Architecture, Theology, Disabilities, and Scotland: A Bit More about Topher’s Next Steps
It’s never easy leaving a place where you feel welcomed and cared for, nor is it easy to leave a city like Austin (what with the incredible urban green space and all those delicious breakfast tacos). So, it may seem like a surprising move to many to hear that I’m leaving not just UCC or Austin, but the country completely. I’d like to share a bit more about the lead-up that went on behind the scenes so that everyone can not only see how I fell into this PhD program, but also see what I hope to accomplish by jumping back into the realm of academia.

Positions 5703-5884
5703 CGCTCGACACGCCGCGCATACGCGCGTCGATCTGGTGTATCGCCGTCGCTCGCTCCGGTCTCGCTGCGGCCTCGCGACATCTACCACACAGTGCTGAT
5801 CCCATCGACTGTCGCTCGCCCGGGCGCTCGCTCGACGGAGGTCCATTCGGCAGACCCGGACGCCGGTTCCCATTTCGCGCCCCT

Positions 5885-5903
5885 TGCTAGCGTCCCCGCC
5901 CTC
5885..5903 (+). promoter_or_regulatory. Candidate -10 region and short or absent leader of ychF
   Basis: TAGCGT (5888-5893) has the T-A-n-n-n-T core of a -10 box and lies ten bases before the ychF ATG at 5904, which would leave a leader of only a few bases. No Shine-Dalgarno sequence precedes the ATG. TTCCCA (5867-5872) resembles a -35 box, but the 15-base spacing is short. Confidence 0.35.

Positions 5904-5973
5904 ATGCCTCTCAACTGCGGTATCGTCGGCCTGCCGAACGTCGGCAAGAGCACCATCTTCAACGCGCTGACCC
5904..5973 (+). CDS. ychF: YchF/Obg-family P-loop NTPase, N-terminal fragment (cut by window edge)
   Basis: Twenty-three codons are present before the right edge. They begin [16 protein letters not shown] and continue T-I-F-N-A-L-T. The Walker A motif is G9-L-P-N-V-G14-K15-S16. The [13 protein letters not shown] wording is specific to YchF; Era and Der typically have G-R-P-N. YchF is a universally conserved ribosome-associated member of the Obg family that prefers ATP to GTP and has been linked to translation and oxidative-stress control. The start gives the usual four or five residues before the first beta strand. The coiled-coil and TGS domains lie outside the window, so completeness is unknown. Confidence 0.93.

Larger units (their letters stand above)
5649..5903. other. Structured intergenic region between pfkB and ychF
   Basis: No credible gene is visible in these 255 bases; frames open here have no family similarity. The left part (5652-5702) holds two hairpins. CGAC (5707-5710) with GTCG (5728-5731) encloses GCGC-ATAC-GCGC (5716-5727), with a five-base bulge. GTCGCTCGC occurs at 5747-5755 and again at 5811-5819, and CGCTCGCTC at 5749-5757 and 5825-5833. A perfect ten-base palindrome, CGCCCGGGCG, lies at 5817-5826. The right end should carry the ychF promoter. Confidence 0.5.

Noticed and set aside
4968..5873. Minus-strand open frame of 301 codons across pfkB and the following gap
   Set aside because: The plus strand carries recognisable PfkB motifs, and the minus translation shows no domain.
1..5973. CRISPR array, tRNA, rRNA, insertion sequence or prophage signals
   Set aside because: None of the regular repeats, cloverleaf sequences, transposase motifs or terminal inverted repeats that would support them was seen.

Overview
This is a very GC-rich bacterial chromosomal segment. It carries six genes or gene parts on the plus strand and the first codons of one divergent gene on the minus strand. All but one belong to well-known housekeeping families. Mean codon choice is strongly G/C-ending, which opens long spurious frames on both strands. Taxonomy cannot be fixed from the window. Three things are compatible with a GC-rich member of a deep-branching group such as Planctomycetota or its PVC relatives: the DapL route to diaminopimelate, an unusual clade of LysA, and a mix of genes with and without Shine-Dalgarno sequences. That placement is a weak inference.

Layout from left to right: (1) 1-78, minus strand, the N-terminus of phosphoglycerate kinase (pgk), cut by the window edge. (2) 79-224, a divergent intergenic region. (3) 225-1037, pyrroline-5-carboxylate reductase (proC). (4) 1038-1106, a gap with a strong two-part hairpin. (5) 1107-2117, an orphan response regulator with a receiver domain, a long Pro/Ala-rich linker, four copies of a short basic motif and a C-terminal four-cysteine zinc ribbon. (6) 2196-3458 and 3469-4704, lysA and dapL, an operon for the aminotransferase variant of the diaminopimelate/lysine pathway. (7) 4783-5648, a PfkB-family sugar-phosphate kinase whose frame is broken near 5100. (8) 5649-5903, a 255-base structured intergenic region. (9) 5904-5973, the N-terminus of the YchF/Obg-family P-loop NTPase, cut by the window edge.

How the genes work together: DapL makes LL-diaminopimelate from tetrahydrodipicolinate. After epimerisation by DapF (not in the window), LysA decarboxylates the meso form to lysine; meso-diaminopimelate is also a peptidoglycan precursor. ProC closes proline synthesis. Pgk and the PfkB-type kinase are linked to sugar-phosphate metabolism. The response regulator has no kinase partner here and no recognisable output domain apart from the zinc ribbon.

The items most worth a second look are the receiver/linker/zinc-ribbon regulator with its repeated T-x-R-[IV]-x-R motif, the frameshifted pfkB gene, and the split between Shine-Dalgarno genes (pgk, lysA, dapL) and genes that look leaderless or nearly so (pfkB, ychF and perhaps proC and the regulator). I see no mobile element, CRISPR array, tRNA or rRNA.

To start, many people likely associate my father’s accident with my concern for disabilities in the church. It’s a fair assumption, but not completely accurate. For those who perhaps missed my sermon on this event, in college I went hiking with my dad in the Smokey Mountains. A few miles from the trailhead, he tripped and fell, resulting in spinal cord damage from his broken vertebrae. He is now a full quadriplegic, though with the support of friends, family, and technology, continues to participate fully in church. In fact, it was a few years before his accident that I began working with a high school student with several disabilities while doing ministry in college. Those years spent with him, and other students that joined our “typical” ministry, helped spark a series of questions for which no one has been able to provide me sufficient answers.